But this market is showing the same oligopolistic trends as in Chile, where a small number of companies virtually control the market. Two companies control 52% of the ARP market in Colombia. One is Colmena, a subsidiary of Fundacion Social, a Bogota-based holding company that groups the business interests of the Jesuit order. The other is Surapet, a subsidiary of the country's largest insurer, Suramericana de Seguros.
Each of Colmena and Surapet holds 26% of the market. Colpatria, part of the Pacheco family groups, holds 11%, and Colseguros, part of the Santodomingo group, holds 10%. Thus, four companies control nearly three-quarters of the market.
As in Chile, the Colombian system pays indemnities regardless of the liability of the employer.
"But if the employer is considered liable for the accident, then you, as an employee, can sue him. This has nothing to do with the ARP," said Mr. Parra.
As in Chile, self-insurance is an option open only to the largest Colombian companies. The country's largest employer is the state oil company Empresa Colombiana de Petroleos. The company has been self-insured since its creation in 1948. It owns one clinic for its employees in Barrancabermeja, a city where one of its refineries is located. All contributions for pensions, health care and other benefits are paid by the company. Ecopetrol employees pay no contributions to their benefits package. The company will also pay the medical costs of employees' close relatives, such as spouses, children and, occasionally, parents. These benefits are arranged under an agreement with the company's labor union, explained Luis Cardenas, insurance manager at Ecopetrol.
Ecopetrol may explore purchasing workers comp insurance in the future, he said.
Venezuela is set to be the next Latin American country to reform its social security system. President Rafael Caldera is expected to sign into law a social security reform bill by November, in advance of December elections.
The measure would partly privatize the state social security system and take workers comp coverage out of the government's monopoly.
The new system is expected to resemble Colombia's system, said Terence Gilbert, general manager at Caracas-based Johnson & Higgins de Venezuela. At present, the Venezuelan government provides all workers comp, with the exception of employees of the state oil company, Petroleos de Venezuela S.A.
Social security started in Venezuela in the 1960s, Mr. Hamilton explained.
But employers in outlying rural areas that lacked state facilities had the option of buying private insurance. In addition, strong unions in a highly politicized industry such as oil could demand and get better benefits. Therefore, PDVSA buys workers comp coverage in the private market. Contractors to PDVSA, as well as some larger private employers, also buy workers comp in the market, Mr. Hamilton said.
Under the proposal awaiting the president's signature, both employer and employee would be required to contribute to the new Venezuelan system. The employer would contribute up to 6.6% of payroll, while the employee would contribute up to 2.6%. The rates would be set on a scale that varies depending on industry hazards. Total rates for office workers would vary between 0.75% and 1.5% of payroll, while oilfield workers would pay up to 7% of payroll.
Reform of the workers comp system in Brazil is at least two years away, said Ron Gabay, an employee benefits consultant at Aon Brasil Corretores de Seguros in Sao Paulo. The system was privately run until 1968, when the government took it over as part of an expansion of state power and made it part of the state social security system. Brazilian employers pay 22% to 24% of payroll for their social security contributions, which provide benefits in public health, workers comp and pensions. The system has a deficit of $8 billion, or 2% of the Brazilian GDP. "It's a big black hole," said Mr. Gabay.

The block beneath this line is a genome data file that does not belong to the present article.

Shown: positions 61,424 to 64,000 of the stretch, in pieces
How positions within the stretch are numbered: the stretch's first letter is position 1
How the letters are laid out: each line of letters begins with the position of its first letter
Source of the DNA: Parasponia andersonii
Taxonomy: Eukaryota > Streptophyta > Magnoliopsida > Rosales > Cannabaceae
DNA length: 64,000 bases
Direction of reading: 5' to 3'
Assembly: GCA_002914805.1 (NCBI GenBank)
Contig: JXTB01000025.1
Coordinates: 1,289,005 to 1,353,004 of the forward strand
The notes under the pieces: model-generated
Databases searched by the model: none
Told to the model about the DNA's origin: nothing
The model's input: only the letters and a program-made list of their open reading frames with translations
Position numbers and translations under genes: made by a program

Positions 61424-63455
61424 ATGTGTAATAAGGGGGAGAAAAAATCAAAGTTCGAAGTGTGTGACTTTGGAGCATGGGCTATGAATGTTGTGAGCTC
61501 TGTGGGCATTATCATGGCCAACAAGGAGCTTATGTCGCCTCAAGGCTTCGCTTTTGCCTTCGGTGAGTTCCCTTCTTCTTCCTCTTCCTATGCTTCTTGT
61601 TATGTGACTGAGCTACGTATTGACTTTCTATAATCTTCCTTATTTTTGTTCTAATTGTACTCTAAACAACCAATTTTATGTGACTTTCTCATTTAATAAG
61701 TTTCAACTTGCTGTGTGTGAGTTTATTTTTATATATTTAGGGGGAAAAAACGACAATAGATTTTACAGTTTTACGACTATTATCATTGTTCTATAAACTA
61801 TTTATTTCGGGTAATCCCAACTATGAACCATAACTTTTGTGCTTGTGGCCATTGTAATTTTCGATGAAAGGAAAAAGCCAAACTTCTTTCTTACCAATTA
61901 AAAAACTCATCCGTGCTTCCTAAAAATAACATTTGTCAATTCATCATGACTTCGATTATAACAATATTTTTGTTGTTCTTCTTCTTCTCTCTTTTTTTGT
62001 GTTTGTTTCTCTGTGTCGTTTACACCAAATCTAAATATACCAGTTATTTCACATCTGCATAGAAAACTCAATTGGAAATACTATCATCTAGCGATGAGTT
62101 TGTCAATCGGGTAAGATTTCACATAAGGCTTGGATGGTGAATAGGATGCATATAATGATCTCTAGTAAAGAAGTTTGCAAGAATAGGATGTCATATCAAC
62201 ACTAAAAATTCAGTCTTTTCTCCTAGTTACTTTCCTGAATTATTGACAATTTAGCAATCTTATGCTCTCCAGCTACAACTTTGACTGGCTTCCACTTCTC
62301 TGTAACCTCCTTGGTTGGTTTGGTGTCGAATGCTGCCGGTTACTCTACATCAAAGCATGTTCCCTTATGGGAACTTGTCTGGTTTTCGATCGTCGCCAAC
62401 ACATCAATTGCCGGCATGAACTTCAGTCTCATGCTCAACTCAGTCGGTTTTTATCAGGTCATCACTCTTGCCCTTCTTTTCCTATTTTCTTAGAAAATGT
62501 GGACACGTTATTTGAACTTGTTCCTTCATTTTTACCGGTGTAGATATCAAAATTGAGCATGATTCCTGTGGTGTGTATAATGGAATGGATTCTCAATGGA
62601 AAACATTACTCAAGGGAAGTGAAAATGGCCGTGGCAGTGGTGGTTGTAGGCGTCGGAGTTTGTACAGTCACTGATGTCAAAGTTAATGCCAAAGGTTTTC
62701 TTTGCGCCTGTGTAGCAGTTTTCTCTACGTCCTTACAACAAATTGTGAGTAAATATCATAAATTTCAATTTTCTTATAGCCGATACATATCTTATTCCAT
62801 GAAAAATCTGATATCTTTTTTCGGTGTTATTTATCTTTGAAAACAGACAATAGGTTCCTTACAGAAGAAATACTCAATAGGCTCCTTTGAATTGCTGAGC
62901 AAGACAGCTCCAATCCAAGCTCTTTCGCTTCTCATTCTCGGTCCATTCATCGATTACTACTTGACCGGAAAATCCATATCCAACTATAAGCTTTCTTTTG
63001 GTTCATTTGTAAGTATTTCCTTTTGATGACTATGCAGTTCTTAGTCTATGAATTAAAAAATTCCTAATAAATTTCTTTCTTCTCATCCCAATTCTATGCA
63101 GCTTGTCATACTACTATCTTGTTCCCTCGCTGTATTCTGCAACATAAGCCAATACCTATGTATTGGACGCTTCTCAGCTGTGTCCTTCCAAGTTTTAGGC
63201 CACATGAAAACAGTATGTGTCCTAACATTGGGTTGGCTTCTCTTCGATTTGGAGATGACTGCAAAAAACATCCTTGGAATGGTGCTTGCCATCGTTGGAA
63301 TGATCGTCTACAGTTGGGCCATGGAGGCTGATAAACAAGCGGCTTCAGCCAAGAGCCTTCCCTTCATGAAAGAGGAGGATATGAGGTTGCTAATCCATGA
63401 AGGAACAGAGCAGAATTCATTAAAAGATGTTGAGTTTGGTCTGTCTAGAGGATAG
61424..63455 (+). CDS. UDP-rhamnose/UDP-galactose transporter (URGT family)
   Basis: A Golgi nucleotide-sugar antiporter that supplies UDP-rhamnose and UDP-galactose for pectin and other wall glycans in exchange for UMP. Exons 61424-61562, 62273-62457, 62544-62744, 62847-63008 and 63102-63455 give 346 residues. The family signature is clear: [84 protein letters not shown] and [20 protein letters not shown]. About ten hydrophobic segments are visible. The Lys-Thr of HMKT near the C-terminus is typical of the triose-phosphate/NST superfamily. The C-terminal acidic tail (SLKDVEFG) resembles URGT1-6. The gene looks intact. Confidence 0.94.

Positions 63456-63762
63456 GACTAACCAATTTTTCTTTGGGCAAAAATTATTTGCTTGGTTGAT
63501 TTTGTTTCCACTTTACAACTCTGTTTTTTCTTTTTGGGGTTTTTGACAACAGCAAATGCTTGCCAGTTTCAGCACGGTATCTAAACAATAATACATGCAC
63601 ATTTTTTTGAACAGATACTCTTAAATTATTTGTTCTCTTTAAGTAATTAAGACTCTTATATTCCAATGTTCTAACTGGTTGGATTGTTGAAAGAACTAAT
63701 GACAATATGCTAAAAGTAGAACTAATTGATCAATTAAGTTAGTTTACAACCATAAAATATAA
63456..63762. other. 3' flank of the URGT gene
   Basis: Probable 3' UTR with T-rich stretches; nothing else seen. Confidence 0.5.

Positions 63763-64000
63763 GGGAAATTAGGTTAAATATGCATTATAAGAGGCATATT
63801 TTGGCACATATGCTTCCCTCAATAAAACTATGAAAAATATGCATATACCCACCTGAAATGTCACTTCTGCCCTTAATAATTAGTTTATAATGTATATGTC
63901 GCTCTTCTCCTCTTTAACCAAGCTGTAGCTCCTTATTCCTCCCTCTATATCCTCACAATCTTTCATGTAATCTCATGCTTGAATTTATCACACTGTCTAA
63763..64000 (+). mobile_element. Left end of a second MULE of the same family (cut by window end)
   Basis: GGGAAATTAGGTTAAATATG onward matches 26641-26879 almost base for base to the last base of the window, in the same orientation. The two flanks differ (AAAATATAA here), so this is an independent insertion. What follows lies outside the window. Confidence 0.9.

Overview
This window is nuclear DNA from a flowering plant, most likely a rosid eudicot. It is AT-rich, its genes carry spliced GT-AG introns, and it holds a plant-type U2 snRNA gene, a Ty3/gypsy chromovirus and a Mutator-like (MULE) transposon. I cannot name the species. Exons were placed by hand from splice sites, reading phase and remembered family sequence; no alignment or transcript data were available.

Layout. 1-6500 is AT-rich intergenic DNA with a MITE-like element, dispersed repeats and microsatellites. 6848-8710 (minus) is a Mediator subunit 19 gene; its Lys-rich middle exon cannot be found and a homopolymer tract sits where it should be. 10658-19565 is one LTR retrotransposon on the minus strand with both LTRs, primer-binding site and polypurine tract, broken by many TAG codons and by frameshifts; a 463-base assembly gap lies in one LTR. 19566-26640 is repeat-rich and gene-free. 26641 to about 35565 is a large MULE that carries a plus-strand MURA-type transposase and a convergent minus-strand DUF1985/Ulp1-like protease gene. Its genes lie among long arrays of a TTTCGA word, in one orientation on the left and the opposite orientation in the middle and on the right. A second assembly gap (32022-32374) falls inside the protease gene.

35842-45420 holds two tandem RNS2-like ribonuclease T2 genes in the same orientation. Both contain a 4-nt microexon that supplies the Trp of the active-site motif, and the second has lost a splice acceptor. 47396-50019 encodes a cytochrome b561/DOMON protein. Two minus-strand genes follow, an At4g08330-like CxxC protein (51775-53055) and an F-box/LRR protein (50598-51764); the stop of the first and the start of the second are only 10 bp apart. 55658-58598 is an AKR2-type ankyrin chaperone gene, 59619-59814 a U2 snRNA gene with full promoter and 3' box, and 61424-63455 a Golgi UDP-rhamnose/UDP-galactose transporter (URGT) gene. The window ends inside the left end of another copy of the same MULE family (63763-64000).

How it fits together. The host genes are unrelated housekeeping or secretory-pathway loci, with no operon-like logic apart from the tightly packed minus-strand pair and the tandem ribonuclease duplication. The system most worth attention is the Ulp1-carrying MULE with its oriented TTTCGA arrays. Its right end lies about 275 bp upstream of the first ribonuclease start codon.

Brazilian employers face a potential surge in costs as a result of the country's first attempt to regulate private health plans, said Humberto Torloni, a consultant at Aon Consultants in Sao Paulo.
In the past, Brazil's HMOs generally excluded sophisticated medical procedures. But the new law obliges them to cover conditions such as AIDS and procedures such as transplants. There are also tighter regulations governing the minimum financial reserves that HMOs must maintain.
Thus HMOs, which offered limited coverage, will incur greater costs in adjusting their coverage to meet the new requirements. This expense will be reflected in increases in health insurance for the consumer, said Mr. Torloni. "The costs are going to shoot right up," he said.
Argentina's 1996 workers compensation reform has not met its goal of stimulating employer investment in programs to reduce the risk of workplace accidents.
The Argentine government introduced a U.S.-style private workers comp system in 1996, with responsibility for coverage shifting to employers or individual workers from the state.
At the time, the stated goal of the change was to reduce civil litigation under the old system and encourage employers to adopt safety and loss prevention programs (BI, June 10, 1996).
According to a report published by the superintendent of the Argentine workers comp system, or SRT, each month, there are more than 25,000 accidents at work in Argentina.
The SRT puts the blame for continued high accident rates on employers' failure to invest in loss prevention. The government contends that 97% of Argentine businesses fail to meet required workplace safety and hygiene standards. The government also claims that most Argentine companies do not fully train staff in safety procedures, when such procedures exist.
A recent study carried out by the SRT found that 24.2% of companies questioned do not comply with basic safety regulations, 67.2% partially comply with safety regulations, and only 8.6% fully comply with current safety regulations.
In response to nationwide unrest and regular civil protest against unsafe working conditions, the Argentine government recently proposed raising the ceiling on payments for insurance covering total disability and death at work. The payment amount would be doubled, to 110,000 pesos ($110,000) from 55,000 pesos ($55,000). The proposal is part of several pieces of legislation that would reform the workers comp law.
Rupert Eden contributed to this report.